Oct 18, 2008

ELC: Organizational Agility - The 4 Stage Process

By far - the best session I attended was delivered by a truly talented speaker - Michael Hyter of the Novations Group. The title of Michaels presentation was on Organizational Agility - much of this information is based on a study by Paul Thompson and G.Walton.

Below are my key takeaways from the session..

Why is it that, when people of comparable talents and experience are hired by organizations - some rise quickly and continuously perform at a high level, while others peak at low to mid level mgt?

The Difference?

High performers are given the challenging, often complex jobs. 3 key characteristics of great jobs are high visibility, a high level of complexity and meaningful, measurable business impact.

Michael's position is that the key factors which prevent blacks from being consistently amongst the high performers - is our focus on mastering "technical" skills and not building relational or influential skills.

I'll try to chop this up - as best I can.

Building Technical Skills: Acquiring the knowledge and skills required to be effective on the job. (Basic or even fairly complex processes, administrative work and technical expertise).

Relational Skills: The ability to build a strong support network of relationships - based on trust and mutual respect.

Influential Skills: The ability to impact and influence individuals and situations. This skill is especially important when dealing with individuals or teams over which one has no direct authority

Many of us seem to forget that our ambitions and our relationships go hand in hand, perhaps even more so than our skills, talents or smarts. It's your organizations perception of your performance that matters, and not your own interpretation of how well you're doing.

According to Michael Hyter - there are 4 Stages of Contribution - Into which our career performance falls;

Stage 1: Dependent Contributors
When your career starts - it's very supervisory dependent. In Stage 1, we are fully dependent on others.

Stage 2: Independent Contribution
Contributing Independently with minimal supervision. By this point - we have strong technical skills and possibly some good relational skills as well. We're contributing to our organizations with very little supervision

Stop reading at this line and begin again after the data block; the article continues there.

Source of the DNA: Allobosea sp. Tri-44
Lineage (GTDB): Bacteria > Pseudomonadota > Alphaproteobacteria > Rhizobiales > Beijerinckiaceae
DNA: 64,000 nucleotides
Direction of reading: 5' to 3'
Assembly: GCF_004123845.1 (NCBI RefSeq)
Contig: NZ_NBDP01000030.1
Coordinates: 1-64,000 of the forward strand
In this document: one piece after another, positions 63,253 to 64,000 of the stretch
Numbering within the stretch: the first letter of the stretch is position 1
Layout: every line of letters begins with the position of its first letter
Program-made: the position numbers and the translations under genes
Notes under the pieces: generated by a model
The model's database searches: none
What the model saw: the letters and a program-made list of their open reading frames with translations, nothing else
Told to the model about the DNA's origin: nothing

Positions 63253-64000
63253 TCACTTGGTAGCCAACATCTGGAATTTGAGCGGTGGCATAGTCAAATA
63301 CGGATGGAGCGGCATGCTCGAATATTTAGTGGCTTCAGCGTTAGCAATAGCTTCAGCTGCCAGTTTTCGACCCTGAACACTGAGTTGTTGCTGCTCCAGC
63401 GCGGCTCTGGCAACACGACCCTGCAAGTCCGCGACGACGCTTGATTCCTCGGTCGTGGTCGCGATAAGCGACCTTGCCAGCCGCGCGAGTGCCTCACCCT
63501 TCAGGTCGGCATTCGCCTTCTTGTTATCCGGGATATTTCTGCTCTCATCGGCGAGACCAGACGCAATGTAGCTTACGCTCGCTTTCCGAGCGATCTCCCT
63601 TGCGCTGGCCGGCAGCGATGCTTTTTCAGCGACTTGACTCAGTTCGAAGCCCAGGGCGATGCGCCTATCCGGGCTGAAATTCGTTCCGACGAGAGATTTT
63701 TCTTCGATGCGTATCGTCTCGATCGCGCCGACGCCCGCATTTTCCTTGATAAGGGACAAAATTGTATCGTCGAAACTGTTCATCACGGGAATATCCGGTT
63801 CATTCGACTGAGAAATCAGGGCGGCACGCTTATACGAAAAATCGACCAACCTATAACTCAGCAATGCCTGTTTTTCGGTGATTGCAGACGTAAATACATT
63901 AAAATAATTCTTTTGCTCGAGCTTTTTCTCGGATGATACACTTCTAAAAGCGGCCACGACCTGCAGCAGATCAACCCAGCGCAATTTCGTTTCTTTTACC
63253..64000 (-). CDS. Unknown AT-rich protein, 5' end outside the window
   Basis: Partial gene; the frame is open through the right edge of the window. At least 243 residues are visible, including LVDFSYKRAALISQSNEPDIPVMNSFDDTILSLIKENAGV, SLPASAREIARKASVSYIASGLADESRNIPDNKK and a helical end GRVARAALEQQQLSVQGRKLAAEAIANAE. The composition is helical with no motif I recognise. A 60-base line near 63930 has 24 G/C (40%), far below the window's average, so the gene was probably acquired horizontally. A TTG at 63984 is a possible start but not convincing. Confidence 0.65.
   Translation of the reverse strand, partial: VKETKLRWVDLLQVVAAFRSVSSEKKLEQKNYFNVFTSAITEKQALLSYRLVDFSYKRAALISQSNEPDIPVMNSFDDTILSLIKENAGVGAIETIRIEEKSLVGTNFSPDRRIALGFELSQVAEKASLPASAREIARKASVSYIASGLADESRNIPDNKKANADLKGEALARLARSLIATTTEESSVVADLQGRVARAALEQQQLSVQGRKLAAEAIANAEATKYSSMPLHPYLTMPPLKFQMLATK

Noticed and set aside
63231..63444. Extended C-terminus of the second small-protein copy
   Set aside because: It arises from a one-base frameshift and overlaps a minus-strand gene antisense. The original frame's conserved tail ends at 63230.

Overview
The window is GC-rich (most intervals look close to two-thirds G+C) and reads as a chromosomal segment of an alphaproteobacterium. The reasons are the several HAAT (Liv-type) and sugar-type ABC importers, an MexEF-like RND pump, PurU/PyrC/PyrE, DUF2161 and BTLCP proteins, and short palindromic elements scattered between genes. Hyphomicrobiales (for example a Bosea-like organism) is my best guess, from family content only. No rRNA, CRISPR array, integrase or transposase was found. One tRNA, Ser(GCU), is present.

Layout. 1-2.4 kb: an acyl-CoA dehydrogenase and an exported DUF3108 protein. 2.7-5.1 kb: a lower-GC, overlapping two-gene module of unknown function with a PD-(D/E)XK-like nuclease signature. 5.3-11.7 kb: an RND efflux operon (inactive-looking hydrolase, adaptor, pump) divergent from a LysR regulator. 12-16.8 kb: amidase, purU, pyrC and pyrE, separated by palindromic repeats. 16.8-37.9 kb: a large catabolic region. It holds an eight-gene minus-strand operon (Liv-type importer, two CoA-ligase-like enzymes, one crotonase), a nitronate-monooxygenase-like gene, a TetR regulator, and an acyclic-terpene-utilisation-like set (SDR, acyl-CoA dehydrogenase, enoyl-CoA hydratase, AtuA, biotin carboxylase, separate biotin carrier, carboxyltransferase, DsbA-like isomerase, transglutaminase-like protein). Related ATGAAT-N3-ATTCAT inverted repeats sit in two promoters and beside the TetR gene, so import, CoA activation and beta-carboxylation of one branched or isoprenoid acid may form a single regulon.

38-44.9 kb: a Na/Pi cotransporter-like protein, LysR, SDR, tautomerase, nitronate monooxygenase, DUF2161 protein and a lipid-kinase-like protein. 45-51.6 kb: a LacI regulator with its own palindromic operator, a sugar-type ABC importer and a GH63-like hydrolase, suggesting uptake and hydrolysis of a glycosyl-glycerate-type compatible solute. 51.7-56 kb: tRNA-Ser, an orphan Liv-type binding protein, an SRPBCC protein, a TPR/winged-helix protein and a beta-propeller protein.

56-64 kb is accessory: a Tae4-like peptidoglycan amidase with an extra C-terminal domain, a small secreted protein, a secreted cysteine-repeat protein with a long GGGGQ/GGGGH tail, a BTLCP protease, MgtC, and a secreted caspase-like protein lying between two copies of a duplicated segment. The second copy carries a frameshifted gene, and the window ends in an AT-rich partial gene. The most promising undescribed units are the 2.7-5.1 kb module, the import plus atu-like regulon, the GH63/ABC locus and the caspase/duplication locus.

Stage 3: Contributing Through Other People
People who are able to contribute through others - have strong internal & external networks. Such people are mentors , coaches and ideal leaders in their corporations. They share, teach and mentor others.

Interestingly: According to the study, over 80% of these people are not managers. Instead, they act as resources on projects, often they are thought leaders informal leaders in their organizations.

The key to being a great "Stage 3" person - is to be a continuous learner - someone who can (and is willing) impact knowledge, insights and learning’s to others. It's a mindset - not a title.

The transition from a Stage 2 to Stage 3 is the toughest/hardest one that anyone can make. It requires a significant psychological shift in how one thinks about work.

Managers should be in Stage 3, but most are in Stage 2. Many managers simply do not have the skills to play at the Stage 3 level.

STAGE 4 - The Pinnacle
Individuals in Stage 4 - contribute strategically to their organizations Strategic Direction. This requires very strong relational and influential skills. "Stage 4" folks make their organizations better - they value contribution through others - as a key mindset.

So, ultimately - this is all about Professional Development.

We need to think about how to develop the skills required to make significant contributions and show meaningful value, in our organizations.

If you focus primarily on building and improving technical skills, you may plateau at Stage 2. The vast majority of great leaders - live in Stage 4.

In my next post, I'll outline the key reasons why most of us don't make it to Stage 4 or even Stage 3......

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